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Working in the Gig Economy

“Did they say gig economy? What is that?” Despite my millennial status, I had not heard of the “gig economy” until an employer mentioned it in a meeting. As tempting as it was to pretend I knew what that word meant and then Google it later, the look of confusion on my face gave me away. The employer explained that this term is used to describe the high number of independent contractors, or short-term workers, seeking temporary projects or jobs. According to Forbes, “gig” workers represent 34% of the workforce, and will reach 43% by 2020. A Harvard Business Review article reports that approximately 150 million workers left corporate employment and are now independent contractors.

I knew there was a labor market of short-term workers since companies such as Lyft and Airbnb have grown in popularity and provide unique employment opportunities; however, I did not know there was an official term or that “gig” representation was continually growing. Working on jobs that I want, when I want, and where I want? My first thought was, I want to be a “gig” worker when I grow up! While some of you may agree that freelancing sounds like a fantastic route to pursue upon graduation, consider that there are both positives and negatives to working for yourself.

Pros:

  • Diverse work experiences – Engineers are accustomed to project-based assignments, which makes engineering work ideal for the gig economy. A major advantage to freelancing is that you get to pick the projects and by doing so, you can explore different types of projects within various industries.
  • Values and independence – Finding that perfect work/life balance can be challenging; however, as an independent contractor you have control over the hours you work and where you work. Additionally, the struggle to find an employer whose values match yours decreases since independent contractors can select their business partners, clients, and vendors based on similar values.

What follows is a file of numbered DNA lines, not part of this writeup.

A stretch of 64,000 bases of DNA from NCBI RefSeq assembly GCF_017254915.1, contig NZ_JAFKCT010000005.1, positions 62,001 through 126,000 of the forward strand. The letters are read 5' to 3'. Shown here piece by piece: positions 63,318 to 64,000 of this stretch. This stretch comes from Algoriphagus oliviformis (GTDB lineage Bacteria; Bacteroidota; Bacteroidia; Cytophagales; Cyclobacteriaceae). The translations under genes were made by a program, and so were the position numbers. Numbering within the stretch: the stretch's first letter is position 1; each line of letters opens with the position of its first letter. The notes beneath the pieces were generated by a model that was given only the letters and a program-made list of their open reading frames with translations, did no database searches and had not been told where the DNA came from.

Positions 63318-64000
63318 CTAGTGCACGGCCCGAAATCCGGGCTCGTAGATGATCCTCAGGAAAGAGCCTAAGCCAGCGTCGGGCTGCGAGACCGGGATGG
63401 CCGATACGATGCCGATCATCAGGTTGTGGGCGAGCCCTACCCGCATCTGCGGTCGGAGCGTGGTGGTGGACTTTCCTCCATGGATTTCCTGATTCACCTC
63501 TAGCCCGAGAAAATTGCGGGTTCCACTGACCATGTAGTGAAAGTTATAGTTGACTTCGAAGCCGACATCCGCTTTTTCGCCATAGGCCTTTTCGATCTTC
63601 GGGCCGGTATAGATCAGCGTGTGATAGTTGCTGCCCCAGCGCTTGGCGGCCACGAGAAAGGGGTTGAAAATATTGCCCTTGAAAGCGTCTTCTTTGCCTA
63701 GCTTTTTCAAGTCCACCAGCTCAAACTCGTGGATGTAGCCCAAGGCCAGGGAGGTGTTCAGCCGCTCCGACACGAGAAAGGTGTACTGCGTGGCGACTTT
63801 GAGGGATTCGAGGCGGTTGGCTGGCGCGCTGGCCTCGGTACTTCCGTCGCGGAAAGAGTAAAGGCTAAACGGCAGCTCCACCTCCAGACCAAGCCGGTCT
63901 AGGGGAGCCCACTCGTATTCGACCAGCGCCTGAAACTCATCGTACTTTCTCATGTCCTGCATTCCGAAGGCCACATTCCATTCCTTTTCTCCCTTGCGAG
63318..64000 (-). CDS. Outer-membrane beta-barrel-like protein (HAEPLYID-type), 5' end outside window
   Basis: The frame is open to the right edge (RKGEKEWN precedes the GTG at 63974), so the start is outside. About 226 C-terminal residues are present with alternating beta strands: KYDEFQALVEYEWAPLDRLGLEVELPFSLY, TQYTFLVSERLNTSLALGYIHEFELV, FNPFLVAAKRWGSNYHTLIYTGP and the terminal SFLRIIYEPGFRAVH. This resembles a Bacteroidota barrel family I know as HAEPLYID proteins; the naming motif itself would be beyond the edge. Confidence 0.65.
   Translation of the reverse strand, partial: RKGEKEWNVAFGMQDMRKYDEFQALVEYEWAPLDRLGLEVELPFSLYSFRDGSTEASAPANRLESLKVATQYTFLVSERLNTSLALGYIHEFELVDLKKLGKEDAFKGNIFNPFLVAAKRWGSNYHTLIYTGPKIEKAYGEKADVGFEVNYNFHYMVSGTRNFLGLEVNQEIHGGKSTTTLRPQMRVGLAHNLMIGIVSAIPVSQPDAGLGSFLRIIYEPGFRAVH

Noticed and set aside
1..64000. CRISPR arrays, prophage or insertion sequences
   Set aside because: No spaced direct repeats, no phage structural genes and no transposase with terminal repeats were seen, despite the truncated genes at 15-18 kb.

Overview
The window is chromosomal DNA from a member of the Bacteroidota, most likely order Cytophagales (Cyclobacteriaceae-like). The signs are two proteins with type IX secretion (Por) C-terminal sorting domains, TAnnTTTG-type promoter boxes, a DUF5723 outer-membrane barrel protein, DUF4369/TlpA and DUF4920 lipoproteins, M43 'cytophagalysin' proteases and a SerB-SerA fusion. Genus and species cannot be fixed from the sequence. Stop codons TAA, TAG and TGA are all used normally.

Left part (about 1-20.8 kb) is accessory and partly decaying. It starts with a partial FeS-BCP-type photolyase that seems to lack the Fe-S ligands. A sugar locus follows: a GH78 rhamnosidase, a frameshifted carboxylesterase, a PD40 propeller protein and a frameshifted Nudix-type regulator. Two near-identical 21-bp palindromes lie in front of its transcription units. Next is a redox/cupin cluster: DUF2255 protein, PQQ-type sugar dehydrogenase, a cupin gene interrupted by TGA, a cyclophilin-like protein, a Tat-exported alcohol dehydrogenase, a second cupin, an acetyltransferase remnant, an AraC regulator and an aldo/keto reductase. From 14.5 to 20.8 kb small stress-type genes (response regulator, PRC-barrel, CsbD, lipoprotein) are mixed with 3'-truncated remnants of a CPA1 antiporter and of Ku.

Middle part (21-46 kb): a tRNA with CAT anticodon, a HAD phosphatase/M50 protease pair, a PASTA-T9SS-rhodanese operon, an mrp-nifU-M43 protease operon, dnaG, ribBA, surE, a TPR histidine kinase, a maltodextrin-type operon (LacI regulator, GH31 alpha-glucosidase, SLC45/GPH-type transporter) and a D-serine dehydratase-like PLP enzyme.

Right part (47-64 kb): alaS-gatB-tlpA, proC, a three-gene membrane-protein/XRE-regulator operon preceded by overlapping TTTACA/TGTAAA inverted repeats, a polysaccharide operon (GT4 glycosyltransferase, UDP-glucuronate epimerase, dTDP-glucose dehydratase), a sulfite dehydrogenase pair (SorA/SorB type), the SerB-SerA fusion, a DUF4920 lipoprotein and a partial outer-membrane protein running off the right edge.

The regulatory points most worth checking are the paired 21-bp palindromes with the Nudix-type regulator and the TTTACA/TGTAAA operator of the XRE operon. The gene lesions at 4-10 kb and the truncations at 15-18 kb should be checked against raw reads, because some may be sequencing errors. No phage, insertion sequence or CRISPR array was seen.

• You are your own boss – Yes you are the boss, but you are also the business. Your reputation and history of completed projects is driven completely by you. If you are a self-driven professional who embraces the challenge of defining success, then the gig economy might be for you.

Cons:

  • Inconsistent paychecks – If jobs or projects are inconsistent, your income will vary every month. As a result, financial planning becomes extremely difficult if you do not have a steady paycheck.
  • Individual health insurance – As a result of the new tax bill, there is no longer a penalty for not having health insurance; however, if you do not have health insurance and you require medical attention, the charges can be extreme. The cost of individual health insurance is usually higher than the health insurance offered through an organization.
  • You are your own boss – Maintaining productivity is an endless struggle for freelancers, but even more so if one lacks self-motivation. Not having a manager to report might sound intriguing, but self-discipline is required in order to constantly produce products and services.

“With great power comes great responsibility.” - Ben Parker (Spiderman)

About the author

Danielle Corrigan

Danielle Corrigan is the Employer Relations & Recruiting Manager at Engineering Career Services